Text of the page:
2016 research highlights the power of the mind and the influence of our perceptions on disease chances. Healthy people who worry about having a heart attack have a higher possibility of heart disease, independent of other risk factors, compared with those who don’t worry, according to a study in BMJ Open (2016; doi: 10.1136/bmjopen-2016-012914). A preoccupation with having or acquiring a serious illness is an anxiety disorder. People with health anxiety, known as the “worried well,” often have symptoms similar to heart disease—such as chest discomfort, palpitations, nausea, sweating and abnormally rapid breathing.
Findings were based on data analysis of over 7,000 adults during 12 years of follow-up in the Norwegian Hordaland Health Study and on statistics from a nationwide cardiovascular disease register. Researchers linked data from both sources to determine whether people with high levels of health anxiety had a higher risk of developing heart disease than those who worried less about their health.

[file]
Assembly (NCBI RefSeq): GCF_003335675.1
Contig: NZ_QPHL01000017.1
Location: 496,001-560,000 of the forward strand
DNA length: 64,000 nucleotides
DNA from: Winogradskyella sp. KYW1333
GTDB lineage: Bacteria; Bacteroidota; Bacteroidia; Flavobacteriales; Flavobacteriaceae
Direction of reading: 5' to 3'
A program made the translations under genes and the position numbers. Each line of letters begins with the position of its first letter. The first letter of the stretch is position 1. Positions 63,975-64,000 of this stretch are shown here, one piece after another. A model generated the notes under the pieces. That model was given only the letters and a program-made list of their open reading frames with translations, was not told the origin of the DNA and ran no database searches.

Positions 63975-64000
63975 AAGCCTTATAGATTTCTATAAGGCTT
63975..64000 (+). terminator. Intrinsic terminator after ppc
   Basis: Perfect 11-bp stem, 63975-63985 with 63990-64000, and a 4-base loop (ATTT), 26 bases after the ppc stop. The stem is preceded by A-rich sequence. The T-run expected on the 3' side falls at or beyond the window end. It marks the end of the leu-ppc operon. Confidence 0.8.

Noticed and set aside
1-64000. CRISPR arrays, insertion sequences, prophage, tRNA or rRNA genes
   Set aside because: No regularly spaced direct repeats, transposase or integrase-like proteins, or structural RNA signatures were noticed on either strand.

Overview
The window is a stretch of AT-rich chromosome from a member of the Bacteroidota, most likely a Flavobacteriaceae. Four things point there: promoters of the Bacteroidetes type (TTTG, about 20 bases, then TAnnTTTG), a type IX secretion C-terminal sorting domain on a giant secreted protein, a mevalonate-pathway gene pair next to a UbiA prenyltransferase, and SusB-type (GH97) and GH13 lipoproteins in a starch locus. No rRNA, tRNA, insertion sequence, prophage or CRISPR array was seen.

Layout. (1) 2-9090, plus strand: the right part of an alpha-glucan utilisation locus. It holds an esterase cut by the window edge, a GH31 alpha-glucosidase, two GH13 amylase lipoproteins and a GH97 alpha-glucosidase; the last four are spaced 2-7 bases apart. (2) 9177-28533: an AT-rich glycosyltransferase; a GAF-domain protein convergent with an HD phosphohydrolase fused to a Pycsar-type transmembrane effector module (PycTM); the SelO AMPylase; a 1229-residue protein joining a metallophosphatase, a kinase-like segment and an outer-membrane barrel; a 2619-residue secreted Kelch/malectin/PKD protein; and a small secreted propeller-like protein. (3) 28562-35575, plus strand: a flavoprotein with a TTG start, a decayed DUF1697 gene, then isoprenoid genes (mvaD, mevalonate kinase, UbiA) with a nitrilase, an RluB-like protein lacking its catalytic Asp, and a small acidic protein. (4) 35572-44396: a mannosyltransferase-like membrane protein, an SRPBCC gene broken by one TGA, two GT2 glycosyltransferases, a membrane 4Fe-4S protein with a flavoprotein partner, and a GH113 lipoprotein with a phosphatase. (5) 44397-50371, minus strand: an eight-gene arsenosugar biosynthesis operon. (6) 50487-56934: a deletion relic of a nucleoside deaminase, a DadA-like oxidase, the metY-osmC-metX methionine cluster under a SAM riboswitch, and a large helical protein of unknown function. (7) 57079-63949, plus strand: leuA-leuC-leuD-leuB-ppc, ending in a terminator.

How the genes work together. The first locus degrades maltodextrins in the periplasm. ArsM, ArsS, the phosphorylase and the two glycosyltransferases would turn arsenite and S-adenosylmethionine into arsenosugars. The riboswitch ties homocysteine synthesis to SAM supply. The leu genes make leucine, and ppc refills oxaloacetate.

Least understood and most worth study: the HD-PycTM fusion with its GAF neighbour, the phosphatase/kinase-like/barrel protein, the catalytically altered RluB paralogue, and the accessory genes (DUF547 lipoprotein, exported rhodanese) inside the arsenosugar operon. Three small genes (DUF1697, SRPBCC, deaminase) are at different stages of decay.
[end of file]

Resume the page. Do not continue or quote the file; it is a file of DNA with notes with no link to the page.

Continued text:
The lead study author, Line Iden Berge MD, PhD, researcher in the department of global public health and primary care at the University of Bergen in Norway, said, “People with high levels of health anxiety have about a 70 percent increased risk of ischemic heart disease, relative to persons with low levels [of anxiety], after accounting for lifestyle and other established risk factors for heart disease,” in a university news release. Study authors recommended that health anxiety be properly diagnosed and treated.
The research paper is open access and available at http://bmjopen.bmj.com/content/6/11/e012914.full.pdf+html.